Phones of choice for contract killers and cocaine bosses

Liverpool’s criminal underworld turned to a new generation of encrypted phones in the wake of EncroChat’s collapse.

Drug bosses and gun runners were dealt a killer blow when the clandestine communications network was hacked last summer.

Secret conversations they never expected to see the light of day were captured by European authorities and handed to UK detectives.

A wave of cocaine, heroin and cannabis dealers are now sitting behind bars, regretting that they allowed themselves to become so reliant on high-tech software.

And a pattern has emerged revealing how the crooks desperately tried to find replacement devices when they realised the game was up – only to find they had nowhere to hide.

Two recent cases feature dealers who discussed getting Sky phones – an alternative to EncroChat – beloved by gangsters across Europe.

But after the intervention of the FBI and raids across the continent, suspects including mafia bosses and Hells Angels have been locked up.

Here we take a look at the evolution of the top tier criminal’s secret phone of choice, from PGP and EncroChat, to Sky and Anom.

Pretty Good Privacy

PGP, which stands for “Pretty Good Privacy”, became the dominant form of end-to-end encryption for email communications in the 1990s.

In the late 2000s, modified Blackberry devices equipped with PGP software became a ‘must-have’ for crooks dealing in drugs, guns and ammo.

£5.1m in cash seized in Operation Venetic, an investigation into EncroChat, a military-grade encrypted communication system used by organised criminals trading in drugs and guns.
£5.1m in cash seized in Operation Venetic, an investigation into EncroChat, a military-grade encrypted communication system used by organised criminals trading in drugs and guns

By the 2010s, they routinely featured in cases at Liverpool Crown Court, including the sentencing of a Merseyside crew who dreamed of a “Class A empire“.

Police seized six kilos of cocaine when they arrested Jordan Talbot outside Rushton’s garden centre in Thornton one morning in January 2014.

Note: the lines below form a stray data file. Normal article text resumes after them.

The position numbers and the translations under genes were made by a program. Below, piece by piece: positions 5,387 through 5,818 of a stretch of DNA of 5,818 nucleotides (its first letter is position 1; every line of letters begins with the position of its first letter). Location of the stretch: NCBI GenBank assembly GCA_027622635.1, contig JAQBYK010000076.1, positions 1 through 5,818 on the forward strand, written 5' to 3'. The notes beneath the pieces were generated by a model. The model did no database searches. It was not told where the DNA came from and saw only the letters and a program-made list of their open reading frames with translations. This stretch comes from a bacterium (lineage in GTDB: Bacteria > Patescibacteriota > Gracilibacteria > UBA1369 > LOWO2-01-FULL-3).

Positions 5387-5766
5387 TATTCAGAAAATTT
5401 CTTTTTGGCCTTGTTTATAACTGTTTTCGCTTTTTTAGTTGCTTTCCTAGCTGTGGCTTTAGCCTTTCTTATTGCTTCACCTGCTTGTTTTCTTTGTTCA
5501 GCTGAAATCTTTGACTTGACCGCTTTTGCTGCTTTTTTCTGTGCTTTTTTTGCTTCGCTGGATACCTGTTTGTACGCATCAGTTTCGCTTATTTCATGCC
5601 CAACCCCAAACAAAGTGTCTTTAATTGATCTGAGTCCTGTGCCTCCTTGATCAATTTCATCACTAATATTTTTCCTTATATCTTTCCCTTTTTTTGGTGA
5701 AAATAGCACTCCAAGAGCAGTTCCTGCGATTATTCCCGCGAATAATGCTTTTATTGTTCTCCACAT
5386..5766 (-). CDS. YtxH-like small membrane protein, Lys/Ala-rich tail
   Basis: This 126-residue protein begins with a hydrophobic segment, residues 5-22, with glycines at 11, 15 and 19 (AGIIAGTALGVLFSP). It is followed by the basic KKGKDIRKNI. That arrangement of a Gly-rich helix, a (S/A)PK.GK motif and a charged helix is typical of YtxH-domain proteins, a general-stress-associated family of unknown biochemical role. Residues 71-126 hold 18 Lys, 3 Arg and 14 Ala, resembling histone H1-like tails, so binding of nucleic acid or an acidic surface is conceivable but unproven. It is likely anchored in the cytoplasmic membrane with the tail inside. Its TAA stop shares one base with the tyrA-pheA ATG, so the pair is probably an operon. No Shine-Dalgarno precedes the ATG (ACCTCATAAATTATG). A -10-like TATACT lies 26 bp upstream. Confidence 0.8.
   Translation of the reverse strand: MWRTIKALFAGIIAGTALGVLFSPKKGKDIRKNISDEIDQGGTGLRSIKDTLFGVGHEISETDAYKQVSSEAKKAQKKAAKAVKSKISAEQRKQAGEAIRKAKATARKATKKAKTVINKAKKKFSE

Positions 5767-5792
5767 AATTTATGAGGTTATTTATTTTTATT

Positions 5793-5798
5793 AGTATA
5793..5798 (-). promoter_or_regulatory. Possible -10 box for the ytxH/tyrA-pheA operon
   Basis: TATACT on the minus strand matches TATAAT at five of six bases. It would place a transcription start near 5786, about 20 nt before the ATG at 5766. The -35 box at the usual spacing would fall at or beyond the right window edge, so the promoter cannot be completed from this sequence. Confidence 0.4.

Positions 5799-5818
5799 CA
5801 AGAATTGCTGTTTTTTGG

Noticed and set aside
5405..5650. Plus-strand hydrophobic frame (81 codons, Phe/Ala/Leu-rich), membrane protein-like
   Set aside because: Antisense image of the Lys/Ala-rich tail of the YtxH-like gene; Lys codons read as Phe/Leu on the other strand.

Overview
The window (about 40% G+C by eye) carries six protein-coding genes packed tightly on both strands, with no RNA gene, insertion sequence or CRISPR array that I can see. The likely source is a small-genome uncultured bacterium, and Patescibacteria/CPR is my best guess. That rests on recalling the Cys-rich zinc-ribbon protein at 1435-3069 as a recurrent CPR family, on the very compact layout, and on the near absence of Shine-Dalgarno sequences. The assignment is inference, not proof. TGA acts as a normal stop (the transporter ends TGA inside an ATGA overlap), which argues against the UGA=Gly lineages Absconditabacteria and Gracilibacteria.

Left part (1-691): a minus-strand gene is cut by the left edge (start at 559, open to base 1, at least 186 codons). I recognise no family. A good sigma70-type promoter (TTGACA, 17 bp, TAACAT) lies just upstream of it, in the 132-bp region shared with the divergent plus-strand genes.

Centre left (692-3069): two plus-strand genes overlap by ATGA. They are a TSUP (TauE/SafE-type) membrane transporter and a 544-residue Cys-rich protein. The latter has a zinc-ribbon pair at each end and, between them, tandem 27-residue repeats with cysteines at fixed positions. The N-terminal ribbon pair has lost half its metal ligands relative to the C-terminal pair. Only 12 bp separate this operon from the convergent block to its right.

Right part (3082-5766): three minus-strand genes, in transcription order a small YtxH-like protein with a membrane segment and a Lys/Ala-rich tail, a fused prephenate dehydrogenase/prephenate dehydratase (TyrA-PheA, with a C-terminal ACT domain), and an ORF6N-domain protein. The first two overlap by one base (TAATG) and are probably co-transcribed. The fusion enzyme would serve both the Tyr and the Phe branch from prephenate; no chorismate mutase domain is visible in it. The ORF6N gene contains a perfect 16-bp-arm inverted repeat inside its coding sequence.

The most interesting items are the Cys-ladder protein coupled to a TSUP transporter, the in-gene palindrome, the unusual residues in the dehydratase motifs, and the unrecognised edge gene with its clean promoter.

The recovery of the 75% pure stash, smuggled into the UK in a hidden compartment inside a Seat Leon, led to six conspirators being locked up.

Not only was Talbot “caught red-handed”, but his £1,000 PGP Blackberry phone was seized, which showed how the scheme was put together.

Such was the security afforded by PGP, prosecutors say Talbot was “radically under sentenced” when jailed for six and a half years in May 2014, for his significant role as a drug “courier”.

Messages on the device suggested the then 22-year-old – who used the codename “Zipit” – had hopes of importing 24kg of cocaine a month and was actually “the undoubted coordinating leader of the UK arm of the operation”

However, this evidence wasn’t unearthed until a year after he was jailed, when the phone was decrypted “to a degree”.

Emails were then recovered from the handset, from which Talbot’s co-conspirator – most wanted fugitive Dominic McInally, aka “Pilsner” – was identified. He was finally arrested at a Marbella strip club in 2020.

At McInally’s sentencing in March this year, Liverpool Crown Court heard how an officer saved these emails, but after a day working on extracting more content, she went home for the day.

Jordan Talbot, 29, of Elson Road, Formby
Jordan Talbot, 29, of Elson Road, Formby

Ian Harris, prosecuting, said: “When she returned to it the following morning the remaining messages couldn’t be viewed. Another expert in the Metropolitan Police was unable to retrieve any further information.

“The handset had been, unbeknown to the police, programmed to remotely wipe its contents after a set period. This being an extra layer of security used by this type of phone to avoid detection by law enforcement.

“Powering on the device in order to recover the messages had inadvertently started the clock on this ‘wipe period’. The phone had wiped its memory. This explains why the PGP system was so important for serious criminals.”

One such serious criminal who relied on a PGP phone in the mid-2010s was assassin for hire Mark Fellows, aka “The Iceman”.

Gangland murderer Mark Fellows.
Gangland murderer Mark Fellows

On the evening of Sunday, July 26, 2015 he murdered Manchester’s ‘Mr Big’ Paul Massey in a hail of machine gun fire, outside the victim’s Salford home.